Evaluators encounter many conceptual and operational challenges when assessing adaptation interventions, such as: long timescales associated with climate change; lack of agreed upon definitions of adaptation success; moving baselines; complexity/ multi-sectoral nature of adaptation; confusion among process, outcome and output based indicators; and the context-specificity of locally measured indicators versus the need for aggregation for portfolio level assessments and comparative analyses. These difficulties apply at various levels of intervention: finance/portfolio, national, and project levels.

Additionally, some have noted two diverging ? though not mutually exclusive - trends in adaptation indicators: general indicators that can be aggregated versus specific indicators closely linked to a program, which are not easily aggregated for country or global results. The trade-off between these trends of climate change adaptation indicators is currently being debated.

Purpose of this study

This Climate-Eval study will attempt to identify and address these issues and contribute towards the ongoing debate on the trends regarding indicators for the monitoring and evaluation of climate change adaptation interventions. One way by which it will do this will be by focusing on documenting the good practices and principles in the development, selection and use of indicators used in the M&E of adaptation interventions that are already out there. The study will also look at the steps and contexts that evaluators need to consider when formulating, selecting and/or adjusting and using indicators. In addition, the study will aim to identify common themes in the literature and gaps in data, including the identification of linkages (or lack thereof) between indicators and policy formulation and decisions.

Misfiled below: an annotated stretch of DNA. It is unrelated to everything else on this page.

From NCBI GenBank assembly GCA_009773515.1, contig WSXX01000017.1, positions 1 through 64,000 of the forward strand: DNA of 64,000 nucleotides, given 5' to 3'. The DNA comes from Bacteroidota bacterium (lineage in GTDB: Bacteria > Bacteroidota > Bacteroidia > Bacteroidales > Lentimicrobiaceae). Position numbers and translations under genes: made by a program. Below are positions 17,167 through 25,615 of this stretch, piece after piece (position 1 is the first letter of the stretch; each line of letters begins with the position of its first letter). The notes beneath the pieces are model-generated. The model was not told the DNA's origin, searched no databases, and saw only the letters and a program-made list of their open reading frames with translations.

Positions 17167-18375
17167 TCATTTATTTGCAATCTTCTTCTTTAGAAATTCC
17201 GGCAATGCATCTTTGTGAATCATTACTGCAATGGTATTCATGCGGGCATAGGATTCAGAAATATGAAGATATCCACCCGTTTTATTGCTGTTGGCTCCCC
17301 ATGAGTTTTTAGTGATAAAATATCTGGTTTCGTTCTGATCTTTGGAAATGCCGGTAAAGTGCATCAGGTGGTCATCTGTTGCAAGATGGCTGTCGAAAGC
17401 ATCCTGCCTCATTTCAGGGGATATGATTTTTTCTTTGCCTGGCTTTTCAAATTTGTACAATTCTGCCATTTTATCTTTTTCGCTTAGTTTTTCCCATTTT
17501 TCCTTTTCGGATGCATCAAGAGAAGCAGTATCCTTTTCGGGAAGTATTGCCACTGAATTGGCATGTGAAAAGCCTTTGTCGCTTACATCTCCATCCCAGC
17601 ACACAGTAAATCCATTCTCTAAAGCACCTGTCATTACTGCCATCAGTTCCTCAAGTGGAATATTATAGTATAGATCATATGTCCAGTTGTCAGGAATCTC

A review of the state-of-the-art in climate change adaptation M&E will help identify priorities and promising indicator principles, with corresponding definitions and guidance for use that can demonstrate adaptation results at the project, national and portfolio levels.

So, what's next?!

Over the coming months we will be communicating with you, the Climate-Eval members as well as the wider group of professionals in the field of the monitoring and evaluation of climate change adaptation interventions, through blog posts, linkedIn posts and webinar presentations of findings.

We will be sharing the outline of the study as well as draft information with you, but more important; we want to hear from you as well! What should we take into consideration? Which adaptation M&E frameworks have you come across in your work? Are there specific indicator development principles you follow, or would you like to share examples of well developed indicators?

We look forward to hearing from you and hope this first blog post will be the start of a great discussion on the development, selection and use of indicators in adaptation M&E!